Seeing Science

A western North Carolina educational initiative that takes science students outdoors has improved student test scores
By Hannah Miller
Seeing Science

Classes are going on in T.C. Henderson Elementary School behind them, but a bunch of squealing and laughing fifth graders are rolling over and over down a hill. What they're doing is not just fun, say naturalist Katie Newton and Michellle Owen, mother of one of the students, as they watch. It's science, an illustration of momentum.

And as the kids launch themselves into the air, other members of Tammi Humphreys' fifth grade class in the Transylvania County school are trying to float improvised boats — leaves, sticks, pieces of bark — down a small stream nearby. A dead leaf makes it to the finish line in "One minute, 6 seconds," naturalist Molly Dullanty triumphantly calls out. But not without a push off some pebbles, where friction between the surface of the leaf and the surface of the rocks keeps it temporarily immobile.

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Emily Shelton is fascinated in her outdoor science class led by the Muddy Sneakers program.

Momentum, friction, inertia and gravity are the stuff of fifth grade science textbooks and North Carolina's End of Grade (EOG) science tests. But at T.C. Henderson School — a Haywood EMC member account — and a dozen other schools in the North Carolina mountains, they've become more than concepts these last four years. Under the guidance of the school staff and an innovative environmental education organization called Muddy Sneakers, they're part of everyday life, to be touched, observed, and wondered at. Financed by the schools, voluntary donations and grants, naturalists from private nonprofit Muddy Sneakers take the kids, and the standard science curriculum, outdoors from six to 10 days a year.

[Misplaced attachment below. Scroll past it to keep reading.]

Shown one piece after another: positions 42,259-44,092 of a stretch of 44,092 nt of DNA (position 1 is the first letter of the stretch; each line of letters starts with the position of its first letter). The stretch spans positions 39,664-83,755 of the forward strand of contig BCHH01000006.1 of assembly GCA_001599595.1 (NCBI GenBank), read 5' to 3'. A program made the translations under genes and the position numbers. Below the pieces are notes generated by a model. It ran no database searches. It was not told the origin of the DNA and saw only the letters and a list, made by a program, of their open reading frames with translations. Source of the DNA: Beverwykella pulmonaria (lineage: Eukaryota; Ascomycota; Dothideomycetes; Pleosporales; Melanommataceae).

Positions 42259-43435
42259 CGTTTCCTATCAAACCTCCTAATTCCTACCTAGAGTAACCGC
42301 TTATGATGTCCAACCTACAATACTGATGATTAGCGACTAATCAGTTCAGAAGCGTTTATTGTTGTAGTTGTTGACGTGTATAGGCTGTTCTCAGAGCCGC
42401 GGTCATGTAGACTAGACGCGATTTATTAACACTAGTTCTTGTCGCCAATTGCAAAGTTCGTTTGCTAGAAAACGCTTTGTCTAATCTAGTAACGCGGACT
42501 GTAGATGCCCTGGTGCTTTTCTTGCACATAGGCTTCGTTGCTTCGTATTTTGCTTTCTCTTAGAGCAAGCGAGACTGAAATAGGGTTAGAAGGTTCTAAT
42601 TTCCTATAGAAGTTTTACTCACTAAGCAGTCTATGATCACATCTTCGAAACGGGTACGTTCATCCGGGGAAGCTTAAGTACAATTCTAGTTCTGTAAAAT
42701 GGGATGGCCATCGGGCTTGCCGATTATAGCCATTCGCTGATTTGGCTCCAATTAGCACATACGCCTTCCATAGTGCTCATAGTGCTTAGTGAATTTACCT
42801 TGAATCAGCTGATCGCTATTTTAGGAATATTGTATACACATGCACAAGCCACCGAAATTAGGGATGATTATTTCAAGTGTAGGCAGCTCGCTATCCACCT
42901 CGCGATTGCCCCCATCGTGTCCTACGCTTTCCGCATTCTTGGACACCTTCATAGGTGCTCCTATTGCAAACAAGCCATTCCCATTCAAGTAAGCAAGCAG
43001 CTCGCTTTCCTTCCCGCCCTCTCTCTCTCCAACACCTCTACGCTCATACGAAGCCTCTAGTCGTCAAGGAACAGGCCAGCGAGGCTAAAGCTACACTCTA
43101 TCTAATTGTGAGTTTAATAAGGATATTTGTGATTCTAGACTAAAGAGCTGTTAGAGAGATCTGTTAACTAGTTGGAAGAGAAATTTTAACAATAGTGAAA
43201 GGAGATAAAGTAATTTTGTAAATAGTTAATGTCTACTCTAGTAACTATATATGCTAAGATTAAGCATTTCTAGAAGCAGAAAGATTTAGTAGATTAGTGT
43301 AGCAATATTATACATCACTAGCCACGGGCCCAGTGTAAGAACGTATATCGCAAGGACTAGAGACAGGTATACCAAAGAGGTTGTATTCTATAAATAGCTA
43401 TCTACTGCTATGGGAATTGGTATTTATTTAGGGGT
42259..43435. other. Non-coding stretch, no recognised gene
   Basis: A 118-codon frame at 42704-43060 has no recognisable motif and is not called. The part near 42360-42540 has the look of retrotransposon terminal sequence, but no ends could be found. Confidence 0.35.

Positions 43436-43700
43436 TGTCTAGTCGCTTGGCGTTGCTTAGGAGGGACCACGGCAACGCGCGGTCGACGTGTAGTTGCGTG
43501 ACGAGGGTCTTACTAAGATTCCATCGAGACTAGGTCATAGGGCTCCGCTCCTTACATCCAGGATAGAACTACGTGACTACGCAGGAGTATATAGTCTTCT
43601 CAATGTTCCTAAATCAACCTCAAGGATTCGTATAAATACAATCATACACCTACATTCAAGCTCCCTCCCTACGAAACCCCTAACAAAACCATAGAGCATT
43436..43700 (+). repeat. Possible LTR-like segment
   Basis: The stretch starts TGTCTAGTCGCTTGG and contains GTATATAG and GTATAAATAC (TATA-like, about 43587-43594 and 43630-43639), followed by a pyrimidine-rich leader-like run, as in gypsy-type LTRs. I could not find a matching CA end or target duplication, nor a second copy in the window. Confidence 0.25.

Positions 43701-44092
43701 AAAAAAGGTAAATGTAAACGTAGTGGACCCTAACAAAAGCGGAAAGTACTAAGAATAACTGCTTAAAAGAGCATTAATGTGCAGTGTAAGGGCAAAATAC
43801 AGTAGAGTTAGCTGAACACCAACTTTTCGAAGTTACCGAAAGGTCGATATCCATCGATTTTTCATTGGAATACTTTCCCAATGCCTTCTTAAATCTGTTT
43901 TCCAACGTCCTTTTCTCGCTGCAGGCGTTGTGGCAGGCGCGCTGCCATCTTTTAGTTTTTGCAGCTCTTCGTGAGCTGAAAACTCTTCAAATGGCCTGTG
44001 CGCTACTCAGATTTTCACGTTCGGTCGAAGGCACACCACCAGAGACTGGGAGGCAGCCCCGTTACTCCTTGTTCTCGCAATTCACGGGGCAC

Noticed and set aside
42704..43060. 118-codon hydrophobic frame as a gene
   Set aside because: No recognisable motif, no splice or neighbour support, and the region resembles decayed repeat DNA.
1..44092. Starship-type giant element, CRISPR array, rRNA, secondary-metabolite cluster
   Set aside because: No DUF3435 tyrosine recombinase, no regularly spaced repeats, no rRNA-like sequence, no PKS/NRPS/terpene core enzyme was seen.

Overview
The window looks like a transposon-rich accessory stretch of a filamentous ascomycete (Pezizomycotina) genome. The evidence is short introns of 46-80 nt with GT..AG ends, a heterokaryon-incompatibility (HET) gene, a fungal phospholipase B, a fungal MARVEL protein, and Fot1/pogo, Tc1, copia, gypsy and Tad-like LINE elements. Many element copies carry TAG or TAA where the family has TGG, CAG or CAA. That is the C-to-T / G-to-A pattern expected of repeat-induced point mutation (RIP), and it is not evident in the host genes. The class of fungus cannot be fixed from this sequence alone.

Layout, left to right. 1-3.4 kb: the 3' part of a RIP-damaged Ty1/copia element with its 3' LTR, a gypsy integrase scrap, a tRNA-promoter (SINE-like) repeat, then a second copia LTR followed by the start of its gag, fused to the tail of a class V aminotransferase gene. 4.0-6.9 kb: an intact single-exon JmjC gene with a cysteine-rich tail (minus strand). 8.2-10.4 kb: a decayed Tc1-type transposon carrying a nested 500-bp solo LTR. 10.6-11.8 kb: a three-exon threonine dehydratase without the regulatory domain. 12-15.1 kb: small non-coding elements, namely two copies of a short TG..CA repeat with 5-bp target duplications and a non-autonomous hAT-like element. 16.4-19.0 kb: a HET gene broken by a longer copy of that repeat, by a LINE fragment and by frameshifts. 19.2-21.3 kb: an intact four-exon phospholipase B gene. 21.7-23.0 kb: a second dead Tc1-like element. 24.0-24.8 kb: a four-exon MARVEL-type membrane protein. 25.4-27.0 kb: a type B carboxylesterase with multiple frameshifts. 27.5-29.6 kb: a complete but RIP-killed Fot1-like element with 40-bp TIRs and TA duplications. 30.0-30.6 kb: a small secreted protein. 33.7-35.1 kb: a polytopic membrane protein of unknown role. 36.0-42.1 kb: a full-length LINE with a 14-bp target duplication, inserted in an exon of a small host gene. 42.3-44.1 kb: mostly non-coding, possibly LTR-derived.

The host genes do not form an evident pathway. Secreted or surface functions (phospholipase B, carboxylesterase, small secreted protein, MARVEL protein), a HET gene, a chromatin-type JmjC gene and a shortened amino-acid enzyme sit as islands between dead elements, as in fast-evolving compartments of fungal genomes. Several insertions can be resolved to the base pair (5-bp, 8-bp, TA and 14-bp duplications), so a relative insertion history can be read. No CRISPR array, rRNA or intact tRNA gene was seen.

"Grace loves it," says Owen of her fifth-grader daughter. And Grace agrees: "Sometimes we build little ecosystems, little dams and stuff."

When the students examine their finds in the schoolyards or state and national forests and parks that serve as classrooms, "We have to tell whether it's abiotic or biotic. Abiotic, it's dead and it's never been alive. Biotic, it's dead but it's been alive," says Grace.

End-of-Grade success scores

The first year that T.C. Henderson students took part in Muddy Sneakers, the percentage passing the EOG science test rose to the low 90s, a jump from the former low- to mid-80s. The next year, the passing percentage rose to the mid-90s, and in 2010-11, 100 percent passed and the school was named an N.C. Honor School of Excellence, putting it the top 8 percent of the state's schools.

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Naturalist Katie Newton holds class beside a hillside trail.

"What changed was the addition of Muddy Sneakers," says principal Tony Meachum.

At Pisgah Forest Elementary outside Brevard, the first-year jump was even more dramatic, about 35 percent. And the kids were enthusiastic, so much so that they made and sold popcorn to help pay the program's costs.

By 2010-11, when early gains had leveled out, passing rates at the 13 Muddy Sneakers schools in Transylvania, Henderson, McDowell and Buncombe counties and the Asheville city system were still 13 percent above average, says executive director Ryan Olson, a former administrator with the Nature Conservancy in South Carolina..